Over the top vulgarity, tons of pot and weed usage, and everything you’d expect from Rogen and crew produces solid laughs.

Hello Moviegoers! “Neighbors” will have most viewers laughing at the war between young and old and the age old decision we all have to face: growing up. The film loses some of its appeal by over doing a lot of its more raunchy jokes and although ten times better than “This is the End” the hand of Apatow is sorely missed.

Neighbors ( 2 ½ sweet potatoes out of four) Stars: Seth Rogen, Zac Efron, Rose Byrne, Dave Franco, Christopher Mintz-Plasse, Ike Barinholtz, Carlo Gallo, and Jerrod Carmichael; Director: Nicholas Stoller; Genre: Comedy; Rated: R; Running Time: 97 minutes; Opens: Friday, May 9th, 2014.

Mac (Seth Rogen) and Kelly (Rose Byrne) are new parents and fighting to stay young. Kelly is bored at home and Mac’s job provides no stimulation while their recently divorced friend, Paula (Carlo Gallo) convinces them that they need to be out and party. Enter the neighbors, Delta Psi Fraternity, led by their President, Teddy (Zac Efron) whose goal is to make the fraternity wall of fame. Teddy along with the vice president, the studious, Pete (Dave Franco) are fighting to make their senior year the most epic and join the canals of past, Delta Psi, noted in legend for inventing toga parties and beer pong.

After the initial meet and greet, where the Radner’s fail at playing it cool, the first party happens and the couple is forced to confront the fraternity. Teddy invites them both inside and courtesy of mushrooms, Teddy and Mac become buds. They party all night with Delta Psi, and Teddy has them promise to never call the cops. Unfortunately, the next night brings another party and Mac and Kelly’s fear of waking the baby drives them to call the cops, after repeated failed attempts to meet Teddy. Once the promise has been broken, war breaks out and the fraternity plots to make the Radner’s life suck while they work on shutting down the frat house.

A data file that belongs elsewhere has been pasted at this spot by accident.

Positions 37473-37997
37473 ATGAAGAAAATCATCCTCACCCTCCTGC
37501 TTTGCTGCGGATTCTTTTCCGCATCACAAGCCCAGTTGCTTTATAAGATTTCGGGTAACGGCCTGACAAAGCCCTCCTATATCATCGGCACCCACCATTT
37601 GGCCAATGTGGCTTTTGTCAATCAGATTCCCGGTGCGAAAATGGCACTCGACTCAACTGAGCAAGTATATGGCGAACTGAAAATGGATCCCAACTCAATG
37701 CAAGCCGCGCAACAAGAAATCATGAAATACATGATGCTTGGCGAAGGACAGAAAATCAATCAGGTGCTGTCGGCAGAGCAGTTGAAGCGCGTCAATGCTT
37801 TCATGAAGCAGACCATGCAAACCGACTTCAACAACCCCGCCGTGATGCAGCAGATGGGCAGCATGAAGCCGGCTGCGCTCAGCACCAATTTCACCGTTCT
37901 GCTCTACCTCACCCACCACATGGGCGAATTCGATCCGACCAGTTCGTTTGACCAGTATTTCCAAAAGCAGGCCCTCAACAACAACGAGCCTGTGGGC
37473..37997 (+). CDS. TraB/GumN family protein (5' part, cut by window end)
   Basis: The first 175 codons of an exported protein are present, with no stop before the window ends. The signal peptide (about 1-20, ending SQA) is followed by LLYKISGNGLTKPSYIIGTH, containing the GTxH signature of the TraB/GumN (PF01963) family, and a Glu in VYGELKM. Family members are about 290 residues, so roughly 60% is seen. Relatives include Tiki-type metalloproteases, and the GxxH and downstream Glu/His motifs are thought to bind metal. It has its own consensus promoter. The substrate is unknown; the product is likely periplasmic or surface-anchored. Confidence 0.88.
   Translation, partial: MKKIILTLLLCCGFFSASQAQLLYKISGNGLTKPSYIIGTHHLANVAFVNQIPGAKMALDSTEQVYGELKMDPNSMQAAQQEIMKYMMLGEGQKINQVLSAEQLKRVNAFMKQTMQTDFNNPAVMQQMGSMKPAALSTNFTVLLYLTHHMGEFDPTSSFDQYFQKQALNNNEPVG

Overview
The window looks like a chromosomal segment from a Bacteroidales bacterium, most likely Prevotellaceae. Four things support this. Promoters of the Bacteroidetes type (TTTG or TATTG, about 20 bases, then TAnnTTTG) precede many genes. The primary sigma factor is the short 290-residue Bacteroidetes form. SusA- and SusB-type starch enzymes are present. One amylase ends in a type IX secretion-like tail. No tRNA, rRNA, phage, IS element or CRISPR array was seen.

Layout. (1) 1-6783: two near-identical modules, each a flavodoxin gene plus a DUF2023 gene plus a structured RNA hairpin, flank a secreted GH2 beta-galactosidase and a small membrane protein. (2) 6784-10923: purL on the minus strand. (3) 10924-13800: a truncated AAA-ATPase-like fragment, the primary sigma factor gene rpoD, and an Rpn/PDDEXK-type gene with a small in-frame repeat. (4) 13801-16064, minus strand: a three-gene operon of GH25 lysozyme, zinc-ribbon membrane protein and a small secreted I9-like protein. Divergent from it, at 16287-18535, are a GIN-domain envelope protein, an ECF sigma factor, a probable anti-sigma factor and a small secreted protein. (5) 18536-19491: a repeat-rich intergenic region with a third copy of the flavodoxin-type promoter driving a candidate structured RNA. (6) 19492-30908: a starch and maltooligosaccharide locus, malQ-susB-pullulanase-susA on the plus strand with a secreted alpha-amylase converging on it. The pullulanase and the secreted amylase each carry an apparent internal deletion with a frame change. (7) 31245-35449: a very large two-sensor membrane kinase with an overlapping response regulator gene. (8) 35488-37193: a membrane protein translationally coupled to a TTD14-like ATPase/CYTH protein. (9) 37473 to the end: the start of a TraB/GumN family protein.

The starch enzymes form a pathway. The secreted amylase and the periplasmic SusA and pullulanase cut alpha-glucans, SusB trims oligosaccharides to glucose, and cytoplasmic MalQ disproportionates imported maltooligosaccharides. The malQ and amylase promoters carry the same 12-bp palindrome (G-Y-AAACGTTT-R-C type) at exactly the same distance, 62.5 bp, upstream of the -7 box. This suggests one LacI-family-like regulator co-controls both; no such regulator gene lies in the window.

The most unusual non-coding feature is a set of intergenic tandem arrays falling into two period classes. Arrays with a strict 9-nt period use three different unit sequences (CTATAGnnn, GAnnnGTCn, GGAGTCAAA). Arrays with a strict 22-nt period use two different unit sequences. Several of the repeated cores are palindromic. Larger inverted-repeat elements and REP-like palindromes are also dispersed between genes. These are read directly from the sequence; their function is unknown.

While Rogen and Efron, decorate posters and advertisements, the true star and cause behind the film’s genuine laughs is Rose Byrne. Byrne effectively steals the show and the comedy from both male leads, while Rogen continues with his usual gag of unfunny weed jokes. “Neighbors” also suffers from overdoing vulgarity in more ways the one, I would be surprised in a close read with the script if I found three successive sentences without the F-word.

Family vs. Frat reads the tagline, and in the end you don’t care who wins you just enjoy laughing at the ride. “Neighbors” with all of its fallbacks works and the film entertains. I give “Neighbors” 2 ½ sweet potatoes out of four.

This is A. P. Richardson for moviegoersview and I’ll see you after the movies at moviegoersview.com.